This is the third post in a blog and webinar series called 101 Digital Marketing & Fundraising Best Practices for Nonprofits, written and presented by Heather Mansfield. Please sign up for Nonprofit Tech for Good’s email newsletter to be alerted of new posts. Thank you!
August 30 Webinar: Blogging Best Practices for Nonprofits
Related Certificate Program: Certificate in Digital Marketing & Fundraising
With more than 500 million blogs worldwide, many nonprofits may think that the internet does not need another blog, but that’s simply not the case. Brands that blog report 97% more links to their website and 434% more indexed pages in search engines. New, timely content is more vital to the success of your nonprofit’s digital marketing campaigns than it has ever been.
First, blogging allows your nonprofit to have a consistent source of new content to feature in your email newsletter and to share on social media. News articles hosted on your website can serve the same function provided they are written like a news story, not a press release.
Second, search engines are constantly searching the web to index fresh content. Nonprofits that regularly post new blog content with keywords in the title are much more likely to get indexed by search engines, especially Google.
Third, as discussed in Email Marketing Best Practices for Nonprofits, a pop-up on your blog posts can quickly grow your email list. If your nonprofit is not making a concerted effort to grow your email list in 2023, then online fundraising success will remain elusive.
1) Understand and embrace modern blogging.
Launched in 1999, the first blogging platform, Blogger, ushered in the beginning of the Social Web. For the first time, readers could comment publicly on a piece of online content. At the time, it was a revolutionary concept whereas today our daily online experience is one based on public commentary and feedback.
Blogging of the past was primarily editorial content, such as an opinion piece by an executive director. Blogs were most often written in first-person, more than 1,000 words in length, and the accepted best practice was that blog posts needed to be published at least every other day. Blog comments were also taken very seriously.
Today’s blogging couldn’t be more different. Most blog posts are now written by multiple staff or guest bloggers with the occasional editorial piece written by an executive staff member. A nonprofit can choose to blog once a week or every other week, and posts can be as little as 250 words—and most nonprofits have turned off comments since the online conversation has shifted to social media.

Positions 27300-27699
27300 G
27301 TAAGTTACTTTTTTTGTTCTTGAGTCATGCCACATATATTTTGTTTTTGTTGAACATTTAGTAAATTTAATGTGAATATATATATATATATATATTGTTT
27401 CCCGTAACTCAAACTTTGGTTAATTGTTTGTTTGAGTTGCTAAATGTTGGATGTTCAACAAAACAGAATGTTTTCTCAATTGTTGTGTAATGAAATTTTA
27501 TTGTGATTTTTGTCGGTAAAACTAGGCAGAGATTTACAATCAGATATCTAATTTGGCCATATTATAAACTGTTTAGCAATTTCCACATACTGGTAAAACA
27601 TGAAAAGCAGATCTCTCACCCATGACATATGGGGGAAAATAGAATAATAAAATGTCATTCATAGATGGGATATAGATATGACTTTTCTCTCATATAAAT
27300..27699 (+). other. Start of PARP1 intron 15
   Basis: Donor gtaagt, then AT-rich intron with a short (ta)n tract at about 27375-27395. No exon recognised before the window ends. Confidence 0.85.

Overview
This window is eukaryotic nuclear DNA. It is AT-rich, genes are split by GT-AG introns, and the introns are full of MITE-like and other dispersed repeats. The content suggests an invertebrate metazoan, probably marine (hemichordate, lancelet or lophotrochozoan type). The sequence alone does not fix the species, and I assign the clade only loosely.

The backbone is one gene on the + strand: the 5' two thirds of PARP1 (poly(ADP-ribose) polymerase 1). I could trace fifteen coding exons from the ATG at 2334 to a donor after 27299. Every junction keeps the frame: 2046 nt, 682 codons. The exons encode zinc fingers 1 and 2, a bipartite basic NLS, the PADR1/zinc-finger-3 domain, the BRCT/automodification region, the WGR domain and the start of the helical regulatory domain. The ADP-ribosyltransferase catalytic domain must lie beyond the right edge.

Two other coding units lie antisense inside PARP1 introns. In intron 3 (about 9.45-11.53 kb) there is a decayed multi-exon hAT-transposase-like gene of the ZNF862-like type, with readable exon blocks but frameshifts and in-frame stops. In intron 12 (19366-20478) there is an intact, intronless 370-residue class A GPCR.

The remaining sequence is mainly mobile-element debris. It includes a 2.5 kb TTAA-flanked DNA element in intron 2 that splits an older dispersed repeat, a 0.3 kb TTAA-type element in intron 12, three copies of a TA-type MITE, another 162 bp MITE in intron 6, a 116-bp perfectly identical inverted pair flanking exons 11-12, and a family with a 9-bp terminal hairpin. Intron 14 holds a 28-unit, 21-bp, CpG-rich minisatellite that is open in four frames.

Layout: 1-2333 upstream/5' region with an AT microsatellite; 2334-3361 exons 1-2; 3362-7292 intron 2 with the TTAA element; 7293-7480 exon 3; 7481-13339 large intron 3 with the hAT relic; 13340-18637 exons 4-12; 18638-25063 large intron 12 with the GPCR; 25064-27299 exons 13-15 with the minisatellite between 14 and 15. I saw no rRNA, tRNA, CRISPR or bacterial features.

The primary purpose of blogging today is to tell the stories and news updates of a nonprofit, rather than the opinions of its leadership. To demonstrate this evolution in blogging, for example, the NRDC was an early adopter of blogging, but recently changed “Blog” in the navigation bar of their website to “Our Stories.” Their stories retain the defining characteristics of blog content, namely a published date and an attributed author, but the story and news content is written in third-person.
2) Embed calls-to-action within your blog content.
A growing trend is to add large, visually prominent calls-to-action (CTA) to the body of blog posts approximately halfway into the post. Below are three examples from three different nonprofits.
1) Newsletter opt-in on the Marshall Project blog
2) Advocacy CTA on the Union of Concerned Scientists blog
3) “Donate Now” CTA on the Human Rights Watch blog
3) Maximize your blog’s sidebar.
Think of your website’s sidebar as free advertising space and utilize the space for important calls-to-action and to feature important content. For example, Food Tank makes wise use of their sidebar by prominently featuring ads for events, their podcast, and a newsletter opt-in.
4) Feature “Popular Posts” and/or “Related Posts.”
Once a blog post moves its way into the “Popular” module featured in the right bar of Nonprofit Tech for Good, it consistently receives more traffic than other blog posts, even if the post is months old. Ensure that your nonprofit is strategically driving traffic within your blog by prominently featuring your most popular posts using a plugin, such as WP Tab Widget.
“Related Posts” are most often featured at the end of blog posts, and thus receive less traffic because many readers do not reach the bottom of posts. However, a best practice is to feature both “Popular Posts” and “Related Posts” to maximize the number of page views per visitor.